33 I think I hear certain persons (for there will always be some who had rather be eloquent than good) asking, "Why then is there so much art in connexion with eloquence? Why have you talked so much of 'glosses,'​9 the methods of defence to be employed in difficult cases, and sometimes even of actual confession of guilt, unless it is the case that the power and force of speech at times triumphs over truth itself? For a good will only plead good cases, and those safely be left to truth to support without the aid of learning." 34 Now, though my reply to these critics will in the first place be a defence of my own work, it will also explain what  p375 I consider to be the duty of a good man on occasions when circumstances have caused him to undertake the defence of the guilty. For it is by no means useless to consider how at times we should speak in defence of falsehood or even of injustice, if only for this reason, that such an investigation will enable us to detect and defeat them with the greater ease, just as the physician who has a thorough knowledge of all that can injure the health will be all the more skilful in the prescription of remedies. 35 For the Academicians, although they will argue on either side of a question, do not thereby commit themselves to taking one of these two views as their guide in life to the exclusion of the other, while the famous Carneades, who is said to have spoken at Rome in the presence of Cato the Censor, and to have argued against justice with no less vigour than he had argued for justice on the preceding day, was not himself an unjust man. But the nature of virtue is revealed by vice, its opposite, justice becomes yet more manifest from the contemplation of injustice, and there are many other things that are proved by their contraries. Consequently the schemes of his adversaries should be no less well known to the orator than those of the enemy to a commander in the field. 36 But it is even true, although at first sight it seems hard to believe, that there may be sound reason why at times a good man who is appearing for the defence should attempt to conceal the truth from the judge. If any of my readers is surprised at my making such a statement (although this opinion is not of my own invention, but is derived from those whom antiquity regarded as the greatest teachers of wisdom), I would have him reflect that  p377 there are many things which are made honourable or the reverse not by the nature of the facts, but by the causes from which they spring. 37 For if to slay a man is often a virtue and to put one's own children to death is at times the noblest of deeds, and if it is permissible in the public interest to do deeds yet more horrible to relate than these, we should assuredly take into consideration not solely and simply what is the nature of the case which the good man undertakes to defend, but what is his reason and what his purpose in so doing. 38 And first of all everyone must allow, what even the sternest of the Stoics admit, that the good man will sometimes tell a lie, and further that he will sometimes do so for comparatively trivial reasons; for example we tell countless lies to sick children for their good and make many promises to them which we do not intend to perform. 39 And there is clearly far more justification for lying when it is a question of diverting an assassin from his victim or deceiving an enemy to save our country. Consequently a practice which is at times reprehensible even in slaves, may on other occasions be praiseworthy even in a wise man. If this be granted, I can see that there will be many possible emergencies such as to justify an orator in undertaking cases of a kind which, in the absence of any honourable reason, he would have refused to touch. 40 In saying this I do not mean that we should be ready under any circumstances to defend our father, brother or friend when in peril (since I hold that we should be guided by stricter rules in such matters), although such contingencies may well cause us no little perplexity, when we have to decide between the rival claims of justice and natural  p379 affection. But let us put the problem beyond all question of doubt. Suppose a man to have plotted against a tyrant and to be accused of having done so. Which of the two will the orator, as defined by us, desire to save? And if he undertakes the defence of the accused, will he not employ falsehood with no less readiness than the advocate who is defending a bad case before a jury? 41 Again, suppose that the judge is likely to condemn acts which were rightly done, unless we can convince him that they were never done. Is not this another case where the orator will not shrink even from lies, if so he may save one who is not merely innocent, but a praiseworthy citizen? Again, suppose that we realise that certain acts are just in themselves, though prejudicial to the state under existing circumstances. Shall we not then employ methods of speaking which, despite the excellence of their intention, bear a close resemblance to fraud. 42 Further, no one will hesitate for a moment to hold the view that it is in the interests of the commonwealth that guilty persons should be acquitted rather than punished, if it be possible thereby to convert them to a better state of mind, a possibility which is generally conceded. If then it is clear to an orator that a man who is guilty of the offences laid to his charge will become a good man, will he not strive to secure his acquittal? 43 Imagine for example that a skilful commander, without whose aid the state cannot hope to crush tis enemies, is labouring under a charge which is obviously true: will not the common interest irresistibly summon our orator to defend him? We know at any rate that Fabricius publicly voted for and secured the election to the consulate of Cornelius Rufinus,  p381 despite the fact that he was a bad citizen and his personal enemy, merely because he knew that he was a capable general and the state was threatened with war.​10 And when certain persons expressed their surprise at his conduct, he replied that he had rather be robbed by a fellow-citizen than be sold as a slave by the enemy. Well then, had Fabricius been an orator, would he not have defended Rufinus against a charge of peculation, even though his guilt were clear as day? 44 I might produce many other similar examples, but one of them taken at random is enough. For my purpose is not to assert that such tasks will often be incumbent on the orator whom I desire to form, but merely to show that, in the event of his being compelled to take such action, it will not invalidate our definition of an orator as a "good man, skilled in speaking." 45 And it is necessary also both to teach and learn how to establish difficult cases by proof. For often even the best cases have a resemblance to bad, and the charges which tell heavily against an innocent person frequently have a strong resemblance to the truth. Consequently, the same methods of defence have to be employed that would be used if he were guilty. Further, there are countless elements which are common to both good cases and bad, such as oral and documentary evidence, suspicions and opinions, all of which have to be established or disposed of in the same way, whether they be true or merely resemble the truth. Therefore, while maintaining his integrity of purpose, the orator will modify his pleading to suit the circumstances.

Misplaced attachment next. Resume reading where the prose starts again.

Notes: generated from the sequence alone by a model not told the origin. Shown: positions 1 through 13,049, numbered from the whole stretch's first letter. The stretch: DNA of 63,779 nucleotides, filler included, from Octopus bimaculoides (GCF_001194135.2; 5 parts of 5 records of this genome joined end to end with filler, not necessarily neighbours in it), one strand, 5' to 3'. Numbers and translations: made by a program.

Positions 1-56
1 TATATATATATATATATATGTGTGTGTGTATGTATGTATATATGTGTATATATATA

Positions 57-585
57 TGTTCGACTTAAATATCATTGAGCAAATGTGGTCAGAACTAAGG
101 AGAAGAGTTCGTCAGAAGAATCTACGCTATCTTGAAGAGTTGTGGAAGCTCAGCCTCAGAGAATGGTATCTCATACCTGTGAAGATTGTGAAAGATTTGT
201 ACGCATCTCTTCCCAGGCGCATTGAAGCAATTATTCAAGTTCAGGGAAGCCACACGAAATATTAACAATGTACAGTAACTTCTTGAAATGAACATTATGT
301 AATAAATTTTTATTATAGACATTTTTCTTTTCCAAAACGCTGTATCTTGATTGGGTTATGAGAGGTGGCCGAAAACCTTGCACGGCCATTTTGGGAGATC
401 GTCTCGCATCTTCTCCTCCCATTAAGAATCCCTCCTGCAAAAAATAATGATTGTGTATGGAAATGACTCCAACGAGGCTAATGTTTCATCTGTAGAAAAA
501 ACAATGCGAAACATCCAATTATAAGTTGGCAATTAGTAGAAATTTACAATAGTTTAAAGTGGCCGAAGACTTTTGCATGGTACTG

The Translator's Notes:

1 Aen. III.193.

2 cp. IPr. 9.

3 For the distribution of the Campanian lands.

4 i.e. φιλόσοφος, a term of which he was reputed the inventor.

5 Brut. xci.316; Orat. xxx.107.

6 Quintilian's reverence for Cicero is such that he feels hampered in maintaining his thesis.

7 See X.1.24.

8 Aen. I.151 sqq.

9 color is a technical term for "the particular aspect given to a case by skilful manipulation of the facts — the 'gloss' or 'varnish' put on them by the accused or accuser." — Peterson on Quint. X.1.116.

10 The date is uncertain, but the reference must be either to the Samnite war of 290 or the war with Pyrrhus.

Thayer's Note:

a for the more harshly expressed view, see Columella, I, Preface, 6‑9 (and the editor's notes 5 and 6 there).

Page updated: 2 Jun 08